Philando Castile’s fatal encounter last July with St. Anthony police Officer Jeronimo Yanez lasted only a minute, but quickly escalated from a “respectful and compliant” exchange to one steeped in confusion and fear.The number seven matters here, because it suggests that Yanez panicked. I am guessing the charge of second-degree manslaughter is designed to get a plea agreement. The definition of second-degree manslaughter is here:
In an extraordinary move by a Minnesota prosecutor, authorities said the officer, not the civilian, is to blame for the tragic events that turned a traffic stop in a Twin Cities suburb into a flash point in the national debate over racial profiling and police use of force.
Yanez pulled Castile, a 32-year-old, over at 9:05 p.m. July 9 on Larpenteur Avenue near Fry Street in Falcon Heights. By 9:06 p.m., the young officer had fired seven shots into Castile’s car, killing him as his girlfriend and her 4-year-old daughter watched.
For those actions, Ramsey County Attorney John Choi said at a news conference Wednesday morning, Yanez will be charged with three felony counts — second-degree manslaughter and two counts of dangerous discharge of a firearm. He’s the first Minnesota officer charged in an on-duty killing in modern memory.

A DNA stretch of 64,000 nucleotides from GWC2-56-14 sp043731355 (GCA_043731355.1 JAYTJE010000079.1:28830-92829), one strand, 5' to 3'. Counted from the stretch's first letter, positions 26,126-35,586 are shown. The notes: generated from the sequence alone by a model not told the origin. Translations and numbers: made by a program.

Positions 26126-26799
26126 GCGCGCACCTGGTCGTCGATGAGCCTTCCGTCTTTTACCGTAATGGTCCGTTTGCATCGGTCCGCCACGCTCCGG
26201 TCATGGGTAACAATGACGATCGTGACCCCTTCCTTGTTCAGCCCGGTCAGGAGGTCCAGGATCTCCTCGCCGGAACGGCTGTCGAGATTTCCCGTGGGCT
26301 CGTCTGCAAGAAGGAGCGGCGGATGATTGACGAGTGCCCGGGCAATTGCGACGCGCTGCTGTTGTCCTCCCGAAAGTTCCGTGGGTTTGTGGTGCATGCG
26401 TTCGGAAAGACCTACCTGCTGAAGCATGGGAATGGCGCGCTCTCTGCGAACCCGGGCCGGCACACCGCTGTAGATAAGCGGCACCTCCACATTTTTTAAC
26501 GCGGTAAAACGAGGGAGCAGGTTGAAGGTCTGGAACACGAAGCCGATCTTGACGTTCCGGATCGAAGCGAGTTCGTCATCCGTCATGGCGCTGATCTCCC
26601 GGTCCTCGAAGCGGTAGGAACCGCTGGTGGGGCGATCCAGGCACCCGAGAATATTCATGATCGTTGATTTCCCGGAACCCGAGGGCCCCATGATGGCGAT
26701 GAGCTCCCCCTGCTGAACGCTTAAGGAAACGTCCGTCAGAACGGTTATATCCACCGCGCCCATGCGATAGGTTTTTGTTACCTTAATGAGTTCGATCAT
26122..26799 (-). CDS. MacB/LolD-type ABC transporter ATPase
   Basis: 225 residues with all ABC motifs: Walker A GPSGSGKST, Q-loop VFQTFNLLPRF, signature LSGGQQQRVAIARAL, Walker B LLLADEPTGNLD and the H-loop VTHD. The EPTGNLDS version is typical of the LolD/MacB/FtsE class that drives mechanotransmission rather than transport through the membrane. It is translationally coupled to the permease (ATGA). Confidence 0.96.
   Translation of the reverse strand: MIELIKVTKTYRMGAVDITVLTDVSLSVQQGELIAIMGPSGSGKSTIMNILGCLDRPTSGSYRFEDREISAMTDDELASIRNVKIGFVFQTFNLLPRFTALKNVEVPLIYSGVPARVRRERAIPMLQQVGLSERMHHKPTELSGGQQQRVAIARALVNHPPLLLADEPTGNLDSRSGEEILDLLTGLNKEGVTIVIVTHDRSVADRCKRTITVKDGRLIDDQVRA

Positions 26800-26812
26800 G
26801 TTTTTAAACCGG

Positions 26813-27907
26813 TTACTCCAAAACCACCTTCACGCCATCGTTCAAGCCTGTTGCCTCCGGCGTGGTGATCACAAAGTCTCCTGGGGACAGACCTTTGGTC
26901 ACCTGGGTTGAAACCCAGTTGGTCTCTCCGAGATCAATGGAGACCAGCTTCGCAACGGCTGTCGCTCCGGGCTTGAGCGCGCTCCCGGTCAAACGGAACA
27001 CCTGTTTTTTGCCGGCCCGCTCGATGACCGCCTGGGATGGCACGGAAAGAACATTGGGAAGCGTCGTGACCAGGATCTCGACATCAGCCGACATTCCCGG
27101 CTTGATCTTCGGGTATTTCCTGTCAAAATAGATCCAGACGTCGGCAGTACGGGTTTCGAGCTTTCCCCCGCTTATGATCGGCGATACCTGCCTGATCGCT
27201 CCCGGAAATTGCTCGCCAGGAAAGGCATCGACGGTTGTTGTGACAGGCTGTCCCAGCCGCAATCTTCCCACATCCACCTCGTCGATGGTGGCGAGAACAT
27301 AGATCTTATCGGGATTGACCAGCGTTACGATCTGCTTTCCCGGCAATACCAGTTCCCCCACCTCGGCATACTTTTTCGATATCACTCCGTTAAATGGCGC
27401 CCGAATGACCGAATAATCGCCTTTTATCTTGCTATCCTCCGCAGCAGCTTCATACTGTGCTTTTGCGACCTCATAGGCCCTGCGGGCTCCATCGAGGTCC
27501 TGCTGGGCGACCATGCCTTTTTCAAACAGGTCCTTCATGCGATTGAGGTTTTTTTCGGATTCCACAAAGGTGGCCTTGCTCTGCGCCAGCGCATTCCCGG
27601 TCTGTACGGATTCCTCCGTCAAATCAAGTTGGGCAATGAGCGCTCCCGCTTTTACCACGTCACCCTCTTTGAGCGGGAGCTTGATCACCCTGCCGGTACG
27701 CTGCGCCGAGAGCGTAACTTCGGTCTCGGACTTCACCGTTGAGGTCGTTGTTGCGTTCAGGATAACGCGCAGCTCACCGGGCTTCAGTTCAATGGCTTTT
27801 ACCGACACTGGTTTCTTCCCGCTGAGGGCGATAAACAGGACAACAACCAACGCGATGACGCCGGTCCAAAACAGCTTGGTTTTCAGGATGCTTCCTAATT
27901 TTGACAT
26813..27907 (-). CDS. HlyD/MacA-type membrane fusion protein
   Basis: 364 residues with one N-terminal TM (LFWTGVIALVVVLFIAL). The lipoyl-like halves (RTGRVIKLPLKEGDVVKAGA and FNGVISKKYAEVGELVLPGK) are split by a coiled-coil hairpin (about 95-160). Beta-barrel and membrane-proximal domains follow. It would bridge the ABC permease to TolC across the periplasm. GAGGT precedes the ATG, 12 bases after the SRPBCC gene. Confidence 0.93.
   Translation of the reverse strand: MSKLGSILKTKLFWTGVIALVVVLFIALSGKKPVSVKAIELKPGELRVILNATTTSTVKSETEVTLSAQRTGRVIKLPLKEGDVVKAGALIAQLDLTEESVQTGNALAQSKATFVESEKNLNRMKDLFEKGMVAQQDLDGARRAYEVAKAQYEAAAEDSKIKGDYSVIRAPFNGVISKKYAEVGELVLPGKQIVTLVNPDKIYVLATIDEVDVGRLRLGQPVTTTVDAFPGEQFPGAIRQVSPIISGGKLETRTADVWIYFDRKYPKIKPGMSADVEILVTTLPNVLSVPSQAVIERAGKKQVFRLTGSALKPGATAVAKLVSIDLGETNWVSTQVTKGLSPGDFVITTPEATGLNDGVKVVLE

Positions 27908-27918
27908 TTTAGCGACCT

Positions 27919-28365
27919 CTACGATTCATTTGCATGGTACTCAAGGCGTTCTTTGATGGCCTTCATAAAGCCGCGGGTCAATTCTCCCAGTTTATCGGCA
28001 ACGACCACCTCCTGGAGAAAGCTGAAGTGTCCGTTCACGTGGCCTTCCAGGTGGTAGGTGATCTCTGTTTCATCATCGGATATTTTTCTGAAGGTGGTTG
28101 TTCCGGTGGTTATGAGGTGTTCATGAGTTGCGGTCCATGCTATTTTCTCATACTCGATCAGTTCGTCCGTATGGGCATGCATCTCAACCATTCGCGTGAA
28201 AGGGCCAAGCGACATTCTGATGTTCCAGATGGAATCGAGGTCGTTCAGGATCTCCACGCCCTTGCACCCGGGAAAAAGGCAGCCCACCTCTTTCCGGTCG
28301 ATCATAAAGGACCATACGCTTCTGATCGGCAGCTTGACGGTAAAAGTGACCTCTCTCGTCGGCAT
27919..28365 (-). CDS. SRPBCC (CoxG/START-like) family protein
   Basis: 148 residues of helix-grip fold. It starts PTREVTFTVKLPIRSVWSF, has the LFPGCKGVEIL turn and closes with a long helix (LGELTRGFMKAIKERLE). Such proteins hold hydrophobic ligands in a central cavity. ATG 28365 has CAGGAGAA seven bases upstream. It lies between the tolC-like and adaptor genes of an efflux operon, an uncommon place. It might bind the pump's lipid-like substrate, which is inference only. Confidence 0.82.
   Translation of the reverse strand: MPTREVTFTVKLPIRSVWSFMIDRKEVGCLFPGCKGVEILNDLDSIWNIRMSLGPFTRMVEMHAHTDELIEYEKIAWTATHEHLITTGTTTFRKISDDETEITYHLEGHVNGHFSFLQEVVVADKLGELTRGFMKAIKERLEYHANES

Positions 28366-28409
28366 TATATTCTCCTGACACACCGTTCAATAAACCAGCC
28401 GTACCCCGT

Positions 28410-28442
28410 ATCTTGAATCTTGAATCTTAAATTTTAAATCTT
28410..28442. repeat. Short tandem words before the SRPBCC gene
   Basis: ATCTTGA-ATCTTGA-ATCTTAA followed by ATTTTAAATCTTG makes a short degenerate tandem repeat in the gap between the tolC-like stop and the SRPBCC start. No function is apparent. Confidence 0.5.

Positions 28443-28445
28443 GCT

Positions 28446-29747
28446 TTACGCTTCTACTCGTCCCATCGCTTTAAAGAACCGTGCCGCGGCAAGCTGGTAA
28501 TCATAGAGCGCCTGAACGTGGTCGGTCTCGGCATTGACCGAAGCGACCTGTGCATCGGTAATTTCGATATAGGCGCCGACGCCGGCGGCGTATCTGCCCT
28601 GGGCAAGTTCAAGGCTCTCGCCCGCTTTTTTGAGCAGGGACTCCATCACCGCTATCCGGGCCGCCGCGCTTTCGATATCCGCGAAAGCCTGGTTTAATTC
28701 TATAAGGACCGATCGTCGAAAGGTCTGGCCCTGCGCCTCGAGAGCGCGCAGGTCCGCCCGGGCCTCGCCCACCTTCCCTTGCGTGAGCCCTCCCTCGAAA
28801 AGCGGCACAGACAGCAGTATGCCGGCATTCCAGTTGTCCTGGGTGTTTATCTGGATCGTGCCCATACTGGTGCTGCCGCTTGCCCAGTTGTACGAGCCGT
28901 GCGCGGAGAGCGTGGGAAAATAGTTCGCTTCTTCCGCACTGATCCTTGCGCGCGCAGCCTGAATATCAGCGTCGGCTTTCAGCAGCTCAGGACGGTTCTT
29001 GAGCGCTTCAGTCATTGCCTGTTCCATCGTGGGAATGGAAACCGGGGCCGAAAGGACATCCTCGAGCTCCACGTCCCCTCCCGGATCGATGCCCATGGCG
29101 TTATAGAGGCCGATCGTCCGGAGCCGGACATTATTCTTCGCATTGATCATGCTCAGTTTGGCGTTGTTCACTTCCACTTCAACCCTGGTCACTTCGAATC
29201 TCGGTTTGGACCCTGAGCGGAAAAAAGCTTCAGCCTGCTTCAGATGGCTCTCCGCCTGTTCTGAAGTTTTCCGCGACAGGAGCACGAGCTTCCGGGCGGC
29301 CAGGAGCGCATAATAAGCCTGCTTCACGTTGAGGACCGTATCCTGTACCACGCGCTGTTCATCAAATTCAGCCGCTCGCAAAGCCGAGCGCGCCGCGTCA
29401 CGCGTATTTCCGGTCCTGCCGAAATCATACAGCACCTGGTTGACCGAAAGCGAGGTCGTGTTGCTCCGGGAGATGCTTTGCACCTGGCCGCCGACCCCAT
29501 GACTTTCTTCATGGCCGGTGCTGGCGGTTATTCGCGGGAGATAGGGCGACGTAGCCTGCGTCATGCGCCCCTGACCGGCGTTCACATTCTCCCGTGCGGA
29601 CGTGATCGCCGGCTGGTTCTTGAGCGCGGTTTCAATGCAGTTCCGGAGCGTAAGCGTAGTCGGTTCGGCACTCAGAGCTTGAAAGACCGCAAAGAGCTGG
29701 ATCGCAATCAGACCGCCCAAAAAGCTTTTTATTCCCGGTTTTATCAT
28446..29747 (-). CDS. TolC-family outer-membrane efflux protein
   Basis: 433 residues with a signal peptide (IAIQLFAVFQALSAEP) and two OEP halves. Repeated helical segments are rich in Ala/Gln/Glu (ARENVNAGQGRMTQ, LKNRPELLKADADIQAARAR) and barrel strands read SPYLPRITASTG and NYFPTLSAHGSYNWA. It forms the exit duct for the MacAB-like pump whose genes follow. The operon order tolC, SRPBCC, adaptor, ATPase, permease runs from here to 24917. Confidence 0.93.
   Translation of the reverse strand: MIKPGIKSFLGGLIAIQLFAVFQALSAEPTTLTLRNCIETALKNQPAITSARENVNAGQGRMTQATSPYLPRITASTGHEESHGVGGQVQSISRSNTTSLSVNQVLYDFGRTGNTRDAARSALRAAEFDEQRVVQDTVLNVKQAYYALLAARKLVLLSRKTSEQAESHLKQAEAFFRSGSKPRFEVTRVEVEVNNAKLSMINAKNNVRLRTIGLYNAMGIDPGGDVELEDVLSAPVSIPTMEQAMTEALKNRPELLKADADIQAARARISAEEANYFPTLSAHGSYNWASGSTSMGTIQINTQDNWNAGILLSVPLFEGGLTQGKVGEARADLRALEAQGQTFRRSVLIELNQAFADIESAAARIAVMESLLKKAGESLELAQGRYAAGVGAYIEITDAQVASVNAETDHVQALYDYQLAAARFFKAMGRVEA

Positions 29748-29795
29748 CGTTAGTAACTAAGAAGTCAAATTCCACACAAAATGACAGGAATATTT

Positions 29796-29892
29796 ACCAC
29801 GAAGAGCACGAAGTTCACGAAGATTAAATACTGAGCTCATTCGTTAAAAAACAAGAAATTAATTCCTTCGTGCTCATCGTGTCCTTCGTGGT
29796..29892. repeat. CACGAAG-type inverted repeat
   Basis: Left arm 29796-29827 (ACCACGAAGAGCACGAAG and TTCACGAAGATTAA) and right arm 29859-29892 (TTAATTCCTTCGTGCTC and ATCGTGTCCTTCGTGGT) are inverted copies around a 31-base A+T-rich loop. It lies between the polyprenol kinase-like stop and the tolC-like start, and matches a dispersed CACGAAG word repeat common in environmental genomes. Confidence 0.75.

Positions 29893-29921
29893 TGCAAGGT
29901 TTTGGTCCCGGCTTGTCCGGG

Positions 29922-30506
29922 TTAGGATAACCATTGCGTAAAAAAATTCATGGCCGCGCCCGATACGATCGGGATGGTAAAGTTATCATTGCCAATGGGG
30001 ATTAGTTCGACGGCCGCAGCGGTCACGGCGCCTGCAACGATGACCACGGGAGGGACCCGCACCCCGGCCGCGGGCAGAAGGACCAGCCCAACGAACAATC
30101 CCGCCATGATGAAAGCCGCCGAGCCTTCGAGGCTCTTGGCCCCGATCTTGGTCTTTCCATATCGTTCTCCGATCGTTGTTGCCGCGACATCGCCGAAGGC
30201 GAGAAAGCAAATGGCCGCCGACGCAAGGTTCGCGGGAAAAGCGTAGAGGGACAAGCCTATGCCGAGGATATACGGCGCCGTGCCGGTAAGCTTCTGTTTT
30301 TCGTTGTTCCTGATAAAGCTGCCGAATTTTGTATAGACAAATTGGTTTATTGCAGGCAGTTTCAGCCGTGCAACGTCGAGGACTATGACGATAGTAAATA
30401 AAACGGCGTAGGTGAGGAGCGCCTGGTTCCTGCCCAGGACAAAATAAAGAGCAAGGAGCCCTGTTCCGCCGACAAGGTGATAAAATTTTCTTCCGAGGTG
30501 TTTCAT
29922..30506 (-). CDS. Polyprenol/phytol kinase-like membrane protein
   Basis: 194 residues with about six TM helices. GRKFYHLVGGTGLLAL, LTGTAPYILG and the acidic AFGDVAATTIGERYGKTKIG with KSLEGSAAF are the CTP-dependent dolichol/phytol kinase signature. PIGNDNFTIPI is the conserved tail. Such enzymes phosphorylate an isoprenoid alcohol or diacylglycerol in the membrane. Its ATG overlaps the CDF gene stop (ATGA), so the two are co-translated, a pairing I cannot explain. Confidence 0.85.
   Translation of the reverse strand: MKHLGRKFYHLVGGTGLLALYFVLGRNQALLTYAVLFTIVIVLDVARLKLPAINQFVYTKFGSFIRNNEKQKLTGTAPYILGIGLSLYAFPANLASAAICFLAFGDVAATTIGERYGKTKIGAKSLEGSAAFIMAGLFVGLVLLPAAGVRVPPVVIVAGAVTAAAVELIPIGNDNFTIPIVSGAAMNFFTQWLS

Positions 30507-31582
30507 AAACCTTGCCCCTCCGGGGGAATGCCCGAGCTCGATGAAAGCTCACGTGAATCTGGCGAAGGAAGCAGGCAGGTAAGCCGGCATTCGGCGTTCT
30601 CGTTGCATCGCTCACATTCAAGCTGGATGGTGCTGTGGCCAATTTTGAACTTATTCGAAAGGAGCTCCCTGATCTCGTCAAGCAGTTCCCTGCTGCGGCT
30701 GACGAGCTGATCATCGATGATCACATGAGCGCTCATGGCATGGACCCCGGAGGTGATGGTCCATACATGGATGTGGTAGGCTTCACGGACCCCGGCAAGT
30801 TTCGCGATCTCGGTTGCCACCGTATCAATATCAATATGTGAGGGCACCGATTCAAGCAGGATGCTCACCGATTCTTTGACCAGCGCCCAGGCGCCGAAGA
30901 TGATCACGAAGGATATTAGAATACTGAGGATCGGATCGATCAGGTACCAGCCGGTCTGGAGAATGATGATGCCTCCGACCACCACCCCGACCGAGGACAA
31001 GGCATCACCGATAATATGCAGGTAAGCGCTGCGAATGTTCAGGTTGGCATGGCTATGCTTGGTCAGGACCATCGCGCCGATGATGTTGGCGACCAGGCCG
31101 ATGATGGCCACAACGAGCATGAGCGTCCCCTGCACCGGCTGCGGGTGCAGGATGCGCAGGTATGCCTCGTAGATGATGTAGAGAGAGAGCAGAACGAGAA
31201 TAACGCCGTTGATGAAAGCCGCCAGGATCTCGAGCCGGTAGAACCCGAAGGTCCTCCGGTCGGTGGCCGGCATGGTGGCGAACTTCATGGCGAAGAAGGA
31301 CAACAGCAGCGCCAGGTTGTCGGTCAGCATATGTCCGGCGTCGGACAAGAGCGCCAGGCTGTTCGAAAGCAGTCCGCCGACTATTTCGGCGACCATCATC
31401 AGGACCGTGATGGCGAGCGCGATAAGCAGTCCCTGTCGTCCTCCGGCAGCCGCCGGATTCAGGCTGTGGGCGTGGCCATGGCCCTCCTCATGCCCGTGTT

609.205 MANSLAUGHTER IN THE SECOND DEGREE.Emphasis mine. The key word is unreasonable. What will a jury decide is reasonable? A lot hangs on the decision. I am, as I write this, about 100 feet away from St. Anthony Village. I will be watching events closely.
A person who causes the death of another by any of the following means is guilty of manslaughter in the second degree and may be sentenced to imprisonment for not more than ten years or to payment of a fine of not more than $20,000, or both:
(1) by the person's culpable negligence whereby the person creates an unreasonable risk, and consciously takes chances of causing death or great bodily harm to another; or(2) by shooting another with a firearm or other dangerous weapon as a result of negligently believing the other to be a deer or other animal; or
(3) by setting a spring gun, pit fall, deadfall, snare, or other like dangerous weapon or device; or
(4) by negligently or intentionally permitting any animal, known by the person to have vicious propensities or to have caused great or substantial bodily harm in the past, to run uncontrolled off the owner's premises, or negligently failing to keep it properly confined; or
(5) by committing or attempting to commit a violation of section 609.378 (neglect or endangerment of a child), and murder in the first, second, or third degree is not committed thereby.
If proven by a preponderance of the evidence, it shall be an affirmative defense to criminal liability under clause (4) that the victim provoked the animal to cause the victim's death.